As stated in the framework proposed by Tolk et al. (2009), levels 4 and 5 are the pragmatic and dynamic levels, respectively. Level 4 is facilitated by context ontologies in the proposed knowledge base structure. In our prototype implementation, a context change is captured by a class instance. When an emergency event or maintenance activity is created, a representative class instance of the event is created in the shared store. The GIS systems periodically check the AYKOME Web service for the event and determine which context they should adopt, so that the GIS systems can interoperate dynamically at level 5.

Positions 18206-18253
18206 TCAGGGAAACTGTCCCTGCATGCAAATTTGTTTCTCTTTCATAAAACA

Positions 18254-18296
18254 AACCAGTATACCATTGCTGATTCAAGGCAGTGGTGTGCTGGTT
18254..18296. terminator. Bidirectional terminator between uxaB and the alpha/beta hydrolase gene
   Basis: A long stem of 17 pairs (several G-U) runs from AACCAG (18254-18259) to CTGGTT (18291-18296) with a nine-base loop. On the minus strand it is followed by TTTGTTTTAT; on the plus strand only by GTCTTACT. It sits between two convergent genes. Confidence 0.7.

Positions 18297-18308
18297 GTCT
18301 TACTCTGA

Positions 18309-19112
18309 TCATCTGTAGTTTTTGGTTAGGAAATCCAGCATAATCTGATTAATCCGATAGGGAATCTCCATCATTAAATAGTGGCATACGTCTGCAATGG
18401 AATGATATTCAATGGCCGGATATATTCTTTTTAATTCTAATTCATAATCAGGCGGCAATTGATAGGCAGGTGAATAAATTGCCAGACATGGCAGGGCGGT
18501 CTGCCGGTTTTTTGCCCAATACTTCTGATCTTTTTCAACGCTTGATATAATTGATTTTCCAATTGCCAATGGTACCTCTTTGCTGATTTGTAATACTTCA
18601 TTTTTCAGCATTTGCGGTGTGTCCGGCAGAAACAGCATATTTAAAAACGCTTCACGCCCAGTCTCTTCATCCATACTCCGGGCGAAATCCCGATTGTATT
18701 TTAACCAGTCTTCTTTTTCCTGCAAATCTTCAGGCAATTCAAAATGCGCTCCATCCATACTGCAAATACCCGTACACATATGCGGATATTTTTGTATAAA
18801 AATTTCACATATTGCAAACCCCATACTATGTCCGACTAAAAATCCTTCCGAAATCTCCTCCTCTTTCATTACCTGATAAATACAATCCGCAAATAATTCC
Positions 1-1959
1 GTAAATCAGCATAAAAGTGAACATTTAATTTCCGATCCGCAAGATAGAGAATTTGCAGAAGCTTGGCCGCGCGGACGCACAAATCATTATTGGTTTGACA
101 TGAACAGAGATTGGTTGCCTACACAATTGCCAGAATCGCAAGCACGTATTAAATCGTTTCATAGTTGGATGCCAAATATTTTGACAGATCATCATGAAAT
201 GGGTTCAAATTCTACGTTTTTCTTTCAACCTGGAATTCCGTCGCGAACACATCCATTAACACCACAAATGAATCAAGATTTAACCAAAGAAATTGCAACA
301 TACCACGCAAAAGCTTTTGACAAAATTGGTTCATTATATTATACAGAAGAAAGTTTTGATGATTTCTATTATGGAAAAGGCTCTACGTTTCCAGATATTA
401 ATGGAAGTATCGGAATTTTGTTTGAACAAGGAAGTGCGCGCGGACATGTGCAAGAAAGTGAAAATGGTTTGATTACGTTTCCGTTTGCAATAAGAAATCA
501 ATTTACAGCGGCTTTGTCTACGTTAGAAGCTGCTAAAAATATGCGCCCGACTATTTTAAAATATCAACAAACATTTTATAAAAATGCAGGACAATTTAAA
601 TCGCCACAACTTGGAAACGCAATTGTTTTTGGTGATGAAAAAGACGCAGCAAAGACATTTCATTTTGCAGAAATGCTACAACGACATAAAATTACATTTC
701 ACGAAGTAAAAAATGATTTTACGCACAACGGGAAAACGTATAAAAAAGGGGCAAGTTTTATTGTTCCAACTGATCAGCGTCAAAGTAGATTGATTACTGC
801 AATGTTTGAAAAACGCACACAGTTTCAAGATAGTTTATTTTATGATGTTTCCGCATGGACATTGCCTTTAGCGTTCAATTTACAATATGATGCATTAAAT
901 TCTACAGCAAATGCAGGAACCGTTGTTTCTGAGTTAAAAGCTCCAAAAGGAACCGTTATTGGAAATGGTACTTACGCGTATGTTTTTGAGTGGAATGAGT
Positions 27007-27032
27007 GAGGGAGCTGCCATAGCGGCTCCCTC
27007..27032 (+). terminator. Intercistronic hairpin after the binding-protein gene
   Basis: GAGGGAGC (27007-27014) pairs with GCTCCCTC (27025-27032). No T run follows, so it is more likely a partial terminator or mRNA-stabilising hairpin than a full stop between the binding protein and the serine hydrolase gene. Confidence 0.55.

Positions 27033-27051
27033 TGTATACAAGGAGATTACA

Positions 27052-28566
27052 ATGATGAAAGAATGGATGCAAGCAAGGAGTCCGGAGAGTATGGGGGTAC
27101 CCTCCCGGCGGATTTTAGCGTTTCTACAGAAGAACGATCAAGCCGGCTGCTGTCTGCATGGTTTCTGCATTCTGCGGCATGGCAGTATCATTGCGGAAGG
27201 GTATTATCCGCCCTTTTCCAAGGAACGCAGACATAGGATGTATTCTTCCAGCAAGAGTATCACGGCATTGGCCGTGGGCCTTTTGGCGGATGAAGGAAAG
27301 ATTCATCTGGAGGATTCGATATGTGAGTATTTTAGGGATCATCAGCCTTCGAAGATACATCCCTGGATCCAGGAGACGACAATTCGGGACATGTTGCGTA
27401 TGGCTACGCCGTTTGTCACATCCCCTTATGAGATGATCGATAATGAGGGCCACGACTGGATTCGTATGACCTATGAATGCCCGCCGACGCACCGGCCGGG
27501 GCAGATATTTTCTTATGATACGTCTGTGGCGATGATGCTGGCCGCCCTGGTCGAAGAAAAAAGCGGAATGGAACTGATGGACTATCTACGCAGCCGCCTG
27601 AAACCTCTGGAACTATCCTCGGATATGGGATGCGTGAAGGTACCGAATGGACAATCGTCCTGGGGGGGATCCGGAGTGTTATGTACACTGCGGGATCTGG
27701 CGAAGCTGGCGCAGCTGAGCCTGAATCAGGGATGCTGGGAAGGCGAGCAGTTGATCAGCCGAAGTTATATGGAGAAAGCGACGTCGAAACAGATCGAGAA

The upper ontologies are the spatial representation ontology and the abstract network elements ontology. The spatial representation ontology defines the geometric entities and the relationships between them using ISO 19107 (2003) as a guide. In the infrastructure network, most elements are defined by lines and points; therefore, in the spatial representation ontology, the lines-and-points representation is used extensively. The classes used to express lines and points shown in Figure 4 are within a concept hierarchy. The terminology is from ISO 19107. In the spatial representation ontology, the GM_LineSegment consists of the GM_PointArray. Each GM_PointArray has any number of GM_DirectPositions, which is a class holding the x and y coordinates for a position. However, as at least two points are required to define a line, we put at least two GM_DirectPositions into a GM_PointArray. The relation between the GM_CurveSegment and the GM_PointArray is captured by an object property called controlPoint. The controlPoint is a sequence of positions between which a GM_CurveSegment is interpolated. For the GM_LineSegment, the interpolation is linear. Similarly, the object property named column indicates an inclusion relationship between the GM_PointArray and the GM_DirectPosition.